John R. Lott

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John R. Lott (born 1958) is a scholar who published his research demonstrating that an increase in gun ownership results in a reduction in crime, because guns save more lives through deterrence and self-defense than they kill.[1] The title of his 1999 book, which became a class on the issue of guns, is "More Guns, Less Crime."[2]

On December 21, 2020, John Lott published an article demonstrating an "excess" number of votes in the swing states totaling about 289,000.[3]

As Lott explained in an interview concerning his book:[4]

Criminals are deterred by higher penalties. Just as higher arrest and conviction rates deter crime, so does the risk that someone committing a crime will confront someone able to defend him or herself. There is a strong negative relationship between the number of law-abiding citizens with permits and the crime rate—as more people obtain permits there is a greater decline in violent crime rates. For each additional year that a concealed handgun law is in effect the murder rate declines by 3 percent, rape by 2 percent, and robberies by over 2 percent.

Concealed handgun laws reduce violent crime for two reasons. First, they reduce the number of attempted crimes because criminals are uncertain which potential victims can defend themselves. Second, victims who have guns are in a much better position to defend themselves.

Lott also observed how large newspapers and major media outlets consistently underreported the defensive use of guns to save lives. He found that factual accounts of the defensive use of guns would be reported in small rural newspapers but omitted from stories in larger papers, and stories that appeared days or weeks later.[5]

Lott has responded to claims that guns result in tragic accidents, even against children, as follows:[6]

Children 14 to 15 years of age are 14.5 times more likely to die from automobile accidents, 5 times more likely to die from fire or drowning, and 3 times more likely to die even from bicycle accidents than they are to die from gun accidents. In 1991, for example, only 145 children between the ages of 1 and 14 years died of accidental gunshot wounds, while 310 children died from choking (suffocation), 1,075 children died from fire and burns, 1,104 drowned, and 3,271 died from car crashes. Firearm accident rates in the United States (including those for children) have been declining steadily since the turn of the century, particularly after 1975.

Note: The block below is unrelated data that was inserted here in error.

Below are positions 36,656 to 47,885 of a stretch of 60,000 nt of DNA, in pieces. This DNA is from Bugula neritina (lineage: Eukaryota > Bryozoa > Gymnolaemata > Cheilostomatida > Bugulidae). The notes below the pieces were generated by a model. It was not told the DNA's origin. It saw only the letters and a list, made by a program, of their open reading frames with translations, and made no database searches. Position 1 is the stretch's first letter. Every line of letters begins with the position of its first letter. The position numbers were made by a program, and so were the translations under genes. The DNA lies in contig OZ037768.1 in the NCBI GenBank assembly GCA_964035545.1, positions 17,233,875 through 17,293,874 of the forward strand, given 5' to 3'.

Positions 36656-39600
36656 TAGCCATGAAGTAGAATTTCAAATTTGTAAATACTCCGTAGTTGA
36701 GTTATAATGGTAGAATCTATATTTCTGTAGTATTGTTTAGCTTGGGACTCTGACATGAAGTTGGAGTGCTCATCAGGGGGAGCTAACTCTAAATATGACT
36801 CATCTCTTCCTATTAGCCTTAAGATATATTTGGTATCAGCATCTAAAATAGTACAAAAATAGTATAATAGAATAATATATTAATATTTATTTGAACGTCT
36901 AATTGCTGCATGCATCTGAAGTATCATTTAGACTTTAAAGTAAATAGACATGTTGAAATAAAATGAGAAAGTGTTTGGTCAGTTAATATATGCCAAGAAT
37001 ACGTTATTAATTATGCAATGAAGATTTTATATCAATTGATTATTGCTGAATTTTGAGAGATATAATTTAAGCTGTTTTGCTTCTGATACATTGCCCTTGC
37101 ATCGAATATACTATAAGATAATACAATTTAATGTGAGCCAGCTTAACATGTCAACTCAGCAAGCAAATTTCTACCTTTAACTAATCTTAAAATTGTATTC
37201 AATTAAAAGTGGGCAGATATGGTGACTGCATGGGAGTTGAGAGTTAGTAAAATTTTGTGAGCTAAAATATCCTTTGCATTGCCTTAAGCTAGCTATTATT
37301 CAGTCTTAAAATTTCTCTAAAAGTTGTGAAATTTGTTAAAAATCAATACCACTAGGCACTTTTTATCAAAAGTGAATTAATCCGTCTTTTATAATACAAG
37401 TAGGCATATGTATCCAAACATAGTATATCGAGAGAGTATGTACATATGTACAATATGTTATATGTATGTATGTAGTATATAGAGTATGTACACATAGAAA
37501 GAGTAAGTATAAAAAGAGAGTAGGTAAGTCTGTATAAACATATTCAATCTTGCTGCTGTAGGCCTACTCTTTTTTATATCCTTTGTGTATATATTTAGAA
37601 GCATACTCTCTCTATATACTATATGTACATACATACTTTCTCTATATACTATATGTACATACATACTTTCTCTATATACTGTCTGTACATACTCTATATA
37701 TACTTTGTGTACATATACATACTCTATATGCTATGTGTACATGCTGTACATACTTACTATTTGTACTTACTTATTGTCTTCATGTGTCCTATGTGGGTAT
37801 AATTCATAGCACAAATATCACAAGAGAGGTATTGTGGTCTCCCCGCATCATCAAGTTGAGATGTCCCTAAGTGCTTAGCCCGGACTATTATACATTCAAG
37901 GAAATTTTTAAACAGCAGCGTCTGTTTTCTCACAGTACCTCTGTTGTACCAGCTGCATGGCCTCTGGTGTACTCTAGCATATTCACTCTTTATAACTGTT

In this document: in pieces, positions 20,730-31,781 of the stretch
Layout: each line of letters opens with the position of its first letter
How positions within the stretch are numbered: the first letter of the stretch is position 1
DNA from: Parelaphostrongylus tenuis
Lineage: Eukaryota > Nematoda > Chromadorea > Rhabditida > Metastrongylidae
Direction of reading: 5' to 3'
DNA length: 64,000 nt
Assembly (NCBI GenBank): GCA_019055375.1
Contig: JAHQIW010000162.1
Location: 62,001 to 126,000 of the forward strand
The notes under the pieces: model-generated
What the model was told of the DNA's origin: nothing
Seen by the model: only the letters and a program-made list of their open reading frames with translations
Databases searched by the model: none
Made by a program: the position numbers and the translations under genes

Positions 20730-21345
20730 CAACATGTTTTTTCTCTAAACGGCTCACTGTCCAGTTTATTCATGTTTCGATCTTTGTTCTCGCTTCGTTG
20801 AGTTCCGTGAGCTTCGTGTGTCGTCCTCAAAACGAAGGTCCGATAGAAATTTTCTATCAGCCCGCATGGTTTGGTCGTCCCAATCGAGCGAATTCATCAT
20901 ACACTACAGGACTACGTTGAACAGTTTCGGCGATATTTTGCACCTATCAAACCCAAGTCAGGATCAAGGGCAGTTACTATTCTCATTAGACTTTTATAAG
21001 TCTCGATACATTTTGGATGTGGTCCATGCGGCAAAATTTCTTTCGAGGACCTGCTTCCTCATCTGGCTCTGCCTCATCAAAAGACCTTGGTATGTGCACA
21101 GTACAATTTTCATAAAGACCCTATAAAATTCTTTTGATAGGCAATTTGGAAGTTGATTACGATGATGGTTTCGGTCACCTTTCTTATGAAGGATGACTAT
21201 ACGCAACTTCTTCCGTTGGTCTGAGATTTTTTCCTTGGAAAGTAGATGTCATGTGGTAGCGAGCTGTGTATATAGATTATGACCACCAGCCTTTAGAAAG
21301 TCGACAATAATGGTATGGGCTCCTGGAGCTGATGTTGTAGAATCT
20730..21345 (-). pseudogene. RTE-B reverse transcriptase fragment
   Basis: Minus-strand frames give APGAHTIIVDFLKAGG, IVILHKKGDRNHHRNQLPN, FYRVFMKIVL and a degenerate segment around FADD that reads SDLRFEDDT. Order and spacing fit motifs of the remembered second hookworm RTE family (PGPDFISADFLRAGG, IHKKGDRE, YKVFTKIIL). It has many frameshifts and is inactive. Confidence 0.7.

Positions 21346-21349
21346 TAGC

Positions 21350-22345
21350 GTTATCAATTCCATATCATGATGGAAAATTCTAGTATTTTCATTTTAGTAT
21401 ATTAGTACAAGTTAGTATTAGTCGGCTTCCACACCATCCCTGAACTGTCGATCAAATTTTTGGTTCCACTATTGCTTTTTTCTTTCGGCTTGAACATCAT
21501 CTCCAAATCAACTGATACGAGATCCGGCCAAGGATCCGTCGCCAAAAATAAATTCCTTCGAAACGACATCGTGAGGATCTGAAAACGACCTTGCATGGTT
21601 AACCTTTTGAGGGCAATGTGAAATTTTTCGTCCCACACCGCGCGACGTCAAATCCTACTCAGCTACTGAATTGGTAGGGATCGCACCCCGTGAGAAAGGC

Opposing views

Some liberals have attempted to find flaws in Lott's work.[7]

One professor, Michael Bellesiles, wrote a book supportive of the gun control position that was entitled Arming America, The Origins of a National Gun Culture (2000). Gary Wills praised it in The New York Times, but admitted later that "I was took. The book is a fraud."[8] Bellesiles resigned from his position as Professor of History at Emory University in Atlanta when an independent committee of scholars examined his work and concluded that "his scholarly integrity is seriously in question."[9]

Lott gained press scorn after using a pseudonym[10] to praise his book and teaching. Pretending to be a former student of Lott's, Lott called himself "the best professor I ever had".[11] He also earned criticism from conservative Michelle Malkin,[12] who refused to engage in a radio debate with Lott.[13]

See also


  2. Lott's book on Google Books
  4. Interview with John Lott, author of More Guns, Less Crime
  5. John Lott's Website
  6. John Lott, Jr. More Guns, Less Crime: Understanding Crime and Gun Control Laws (1998).
  7. Ian Ayres, John J. Donohue III: The Latest Misfires in Support of the More Guns, Less Crime Hypothesis
  8. Jonah Goldberg, Reports of the 2nd Amendment's death have been greatly exaggerated ... Pittsburgh Tribune-Review, Apr. 8, 2007.
  9. History News Network: Summary of the Emory Report on Michael Bellesiles
  10. "Mary Rosh"
  11. "Scholar Invents Fan To Answer His Critics", Richard Morin, Washington Post, Saturday, February 1, 2003; Page C1